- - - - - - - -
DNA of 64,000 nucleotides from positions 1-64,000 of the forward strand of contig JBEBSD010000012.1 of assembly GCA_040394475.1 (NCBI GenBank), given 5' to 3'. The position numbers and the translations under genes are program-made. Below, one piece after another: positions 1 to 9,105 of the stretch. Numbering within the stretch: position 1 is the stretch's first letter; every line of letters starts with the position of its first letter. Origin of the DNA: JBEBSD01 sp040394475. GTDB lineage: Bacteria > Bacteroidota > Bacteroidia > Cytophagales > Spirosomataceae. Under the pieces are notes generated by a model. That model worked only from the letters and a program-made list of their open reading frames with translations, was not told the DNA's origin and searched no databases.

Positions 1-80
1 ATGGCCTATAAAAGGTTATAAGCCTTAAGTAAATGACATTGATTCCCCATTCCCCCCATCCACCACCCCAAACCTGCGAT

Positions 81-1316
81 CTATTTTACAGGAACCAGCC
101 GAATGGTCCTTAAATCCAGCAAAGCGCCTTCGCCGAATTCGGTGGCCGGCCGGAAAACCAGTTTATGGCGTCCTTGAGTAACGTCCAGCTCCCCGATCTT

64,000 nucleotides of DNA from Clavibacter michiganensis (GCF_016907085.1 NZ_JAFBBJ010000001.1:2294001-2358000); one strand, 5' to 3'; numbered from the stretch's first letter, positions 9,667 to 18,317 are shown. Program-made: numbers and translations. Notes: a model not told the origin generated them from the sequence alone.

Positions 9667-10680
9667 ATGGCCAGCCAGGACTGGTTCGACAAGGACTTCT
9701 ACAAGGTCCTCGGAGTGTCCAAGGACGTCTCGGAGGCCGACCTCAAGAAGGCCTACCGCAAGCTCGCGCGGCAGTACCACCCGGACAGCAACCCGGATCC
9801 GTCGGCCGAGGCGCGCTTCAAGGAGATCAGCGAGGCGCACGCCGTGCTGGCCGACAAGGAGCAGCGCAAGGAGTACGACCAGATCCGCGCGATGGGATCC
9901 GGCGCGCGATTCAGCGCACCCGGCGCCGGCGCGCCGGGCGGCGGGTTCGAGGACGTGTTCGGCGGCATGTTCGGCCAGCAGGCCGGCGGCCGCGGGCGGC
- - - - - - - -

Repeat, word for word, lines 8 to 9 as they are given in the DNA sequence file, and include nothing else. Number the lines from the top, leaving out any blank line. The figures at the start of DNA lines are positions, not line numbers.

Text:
Positions 9667-10680
9667 ATGGCCAGCCAGGACTGGTTCGACAAGGACTTCT